SCIENCE:

ASTRONOMY

 

The March Astronomy group meeting will be Monday 12th March at 2:00 pm at the Driftwood Spars Hotel, Trevaunance cove, St Agnes.

In January we welcomed six new members to the group.

In February we are looking at the ongoing search for signs of extraterrestrial life, particularly within the solar system.

Next month we will look at the way Earth was formed and the processes by which it has evolved through many changes, to its present form

Do join us.

John Baldock
(jbaldo7679@aol.com, 01872 554241)

SCIENCE MEETING.


Please note that the time and day of the meetings for 2018 has been changed to 10:45 on the second Thursday of month at the Victoria Inn, Threemilestone Coffee is available from 10.00 am.

Don’t believe everything that you are told by the food and drug industries. That was the essence of an informative talk by Roy Fisher, entitled “Heart Disease and the French Paradox” in February. This was held for the first time on a Thursday morning at the new venue of the Victoria Inn, Threemilestone. Moving away from Truro resulted in a record attendance of 54 members for a science meeting.
During his talk Roy referred to a 2017 major study across Europe which showed that, despite their higher consumption of fat, smoking more and having a higher percentage with high blood pressure, the French have much less cardiovascular disease(CVD) than in the UK.  As similar high fat intakes with low levels of CVD were found in Spain and Italy, the French paradox is a myth.  In 1965 Ancel Keys proposed his Diet-Heart Disease hypothesis, in which the level of saturated fat correlated with risk of CVD. However, accumulated evidence makes this no longer tenable and the subsequent dietary advice of eating a low fat diet from the 1980s was a big mistake. Also the concern about blood cholesterol has been overstated particularly for our age group. Reducing fat in the diet meant increasing carbohydrates and that has been a major factor contributing to our obesity epidemic, especially for those mainly eating processed food. The underlying cause of CVD is inflammation of the endothelial cells lining blood vessels due to smoking, hypertension, obesity, a poor diet and a sedentary lifestyle.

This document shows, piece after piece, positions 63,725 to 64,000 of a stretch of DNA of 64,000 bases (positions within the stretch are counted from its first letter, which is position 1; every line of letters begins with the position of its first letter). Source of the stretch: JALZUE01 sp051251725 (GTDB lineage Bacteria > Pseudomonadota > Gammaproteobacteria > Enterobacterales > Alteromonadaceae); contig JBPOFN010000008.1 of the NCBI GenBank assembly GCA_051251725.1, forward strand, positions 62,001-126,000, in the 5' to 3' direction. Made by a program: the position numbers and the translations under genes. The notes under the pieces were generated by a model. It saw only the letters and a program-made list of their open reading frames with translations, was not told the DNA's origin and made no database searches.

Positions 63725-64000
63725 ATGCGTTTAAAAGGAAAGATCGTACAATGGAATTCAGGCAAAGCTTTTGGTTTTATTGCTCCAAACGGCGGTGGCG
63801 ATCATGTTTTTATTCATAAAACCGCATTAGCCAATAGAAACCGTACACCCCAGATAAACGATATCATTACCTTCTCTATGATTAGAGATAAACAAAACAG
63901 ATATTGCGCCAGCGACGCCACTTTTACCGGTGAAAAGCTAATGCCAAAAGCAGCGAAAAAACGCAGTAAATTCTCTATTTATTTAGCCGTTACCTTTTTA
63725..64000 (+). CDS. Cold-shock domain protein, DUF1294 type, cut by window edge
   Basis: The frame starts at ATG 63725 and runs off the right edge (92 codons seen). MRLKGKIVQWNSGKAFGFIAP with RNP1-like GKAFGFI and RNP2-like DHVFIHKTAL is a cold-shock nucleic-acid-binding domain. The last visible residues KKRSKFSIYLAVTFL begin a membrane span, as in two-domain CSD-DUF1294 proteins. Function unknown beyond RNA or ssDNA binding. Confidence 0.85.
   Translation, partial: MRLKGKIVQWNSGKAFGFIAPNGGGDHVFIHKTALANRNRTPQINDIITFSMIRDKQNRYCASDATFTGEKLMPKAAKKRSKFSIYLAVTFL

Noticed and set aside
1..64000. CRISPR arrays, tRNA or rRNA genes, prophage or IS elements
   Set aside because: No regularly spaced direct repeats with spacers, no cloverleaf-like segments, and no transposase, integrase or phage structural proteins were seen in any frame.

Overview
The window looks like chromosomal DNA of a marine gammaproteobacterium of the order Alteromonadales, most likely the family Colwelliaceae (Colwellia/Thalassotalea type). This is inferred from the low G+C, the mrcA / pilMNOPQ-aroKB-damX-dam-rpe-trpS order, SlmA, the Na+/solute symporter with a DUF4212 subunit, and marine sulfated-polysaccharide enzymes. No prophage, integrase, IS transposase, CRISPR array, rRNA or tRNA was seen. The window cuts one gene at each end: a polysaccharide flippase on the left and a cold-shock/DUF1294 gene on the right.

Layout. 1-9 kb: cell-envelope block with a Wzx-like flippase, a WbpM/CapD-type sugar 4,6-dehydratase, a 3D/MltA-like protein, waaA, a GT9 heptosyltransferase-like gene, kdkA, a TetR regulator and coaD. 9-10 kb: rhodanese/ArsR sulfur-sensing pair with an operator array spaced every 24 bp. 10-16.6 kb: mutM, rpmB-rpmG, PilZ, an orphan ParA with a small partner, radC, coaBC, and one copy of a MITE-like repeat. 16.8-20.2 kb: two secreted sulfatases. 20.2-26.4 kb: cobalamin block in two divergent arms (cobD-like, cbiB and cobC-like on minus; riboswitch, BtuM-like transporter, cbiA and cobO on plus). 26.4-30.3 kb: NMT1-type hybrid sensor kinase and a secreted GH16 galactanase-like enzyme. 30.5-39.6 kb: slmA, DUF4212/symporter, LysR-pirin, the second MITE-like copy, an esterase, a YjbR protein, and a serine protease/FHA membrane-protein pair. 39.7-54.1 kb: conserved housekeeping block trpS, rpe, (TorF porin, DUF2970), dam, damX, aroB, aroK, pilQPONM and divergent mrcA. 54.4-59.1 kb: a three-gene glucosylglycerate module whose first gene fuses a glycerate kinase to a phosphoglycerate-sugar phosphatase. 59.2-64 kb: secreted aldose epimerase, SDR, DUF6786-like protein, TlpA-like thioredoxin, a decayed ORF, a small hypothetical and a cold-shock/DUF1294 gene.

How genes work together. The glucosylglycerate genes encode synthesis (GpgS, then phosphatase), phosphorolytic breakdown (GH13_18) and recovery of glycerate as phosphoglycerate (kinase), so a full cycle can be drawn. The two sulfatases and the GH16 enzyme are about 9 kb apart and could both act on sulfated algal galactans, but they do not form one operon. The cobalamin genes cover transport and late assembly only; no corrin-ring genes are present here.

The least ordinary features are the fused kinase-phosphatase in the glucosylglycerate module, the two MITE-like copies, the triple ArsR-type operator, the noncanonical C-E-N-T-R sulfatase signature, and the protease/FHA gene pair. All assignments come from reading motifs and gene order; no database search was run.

A Mediterranean diet with lots of fish, fruit and vegetables, olive oil and nuts reduces CVD risk more than drugs. The benefits of regular moderate exercise are undervalued and should be promoted from childhood.
Many thanks to Anne Quick and Maureen Gilbert for contributing to this meeting report. 
On 8th March, Dr Paul Lucas will give a talk on “What Makes a Good Drug?”
Summary: What makes a good drug from the point of view of the pharmaceutical industry and the point of view of the patient? Starting with a review of the drug discovery and development process I'd like to expand on several important aspects including: 1:The rapid escalation of costs during the process, hence the need to eliminate unsuitable drug candidates early and why it does not favour e.g. new antibiotics. 2: Proof of efficacy with examples of late, and therefore very expensive, failures and assessing cost/benefit e.g. as cost per quality adjusted life year (QALY) gained by therapy in order to decide if a drug should be funded by the NHS. 3: What we do to drugs i.e. the absorption of the administered drug, it's distribution in the body once absorbed and its elimination from the body by chemical alteration (metabolism) and excretion. These processes (ADME) also, of course, apply to non-drug substances e.g. toxins that may enter the body. 
If you would like to give a talk on any science topic please contact me. 
Roy Fisher    raf59@talktalk.net

 

For all activities, please check our Google Calendar to confirm dates, times and locations

Richard Allen Groups coordinator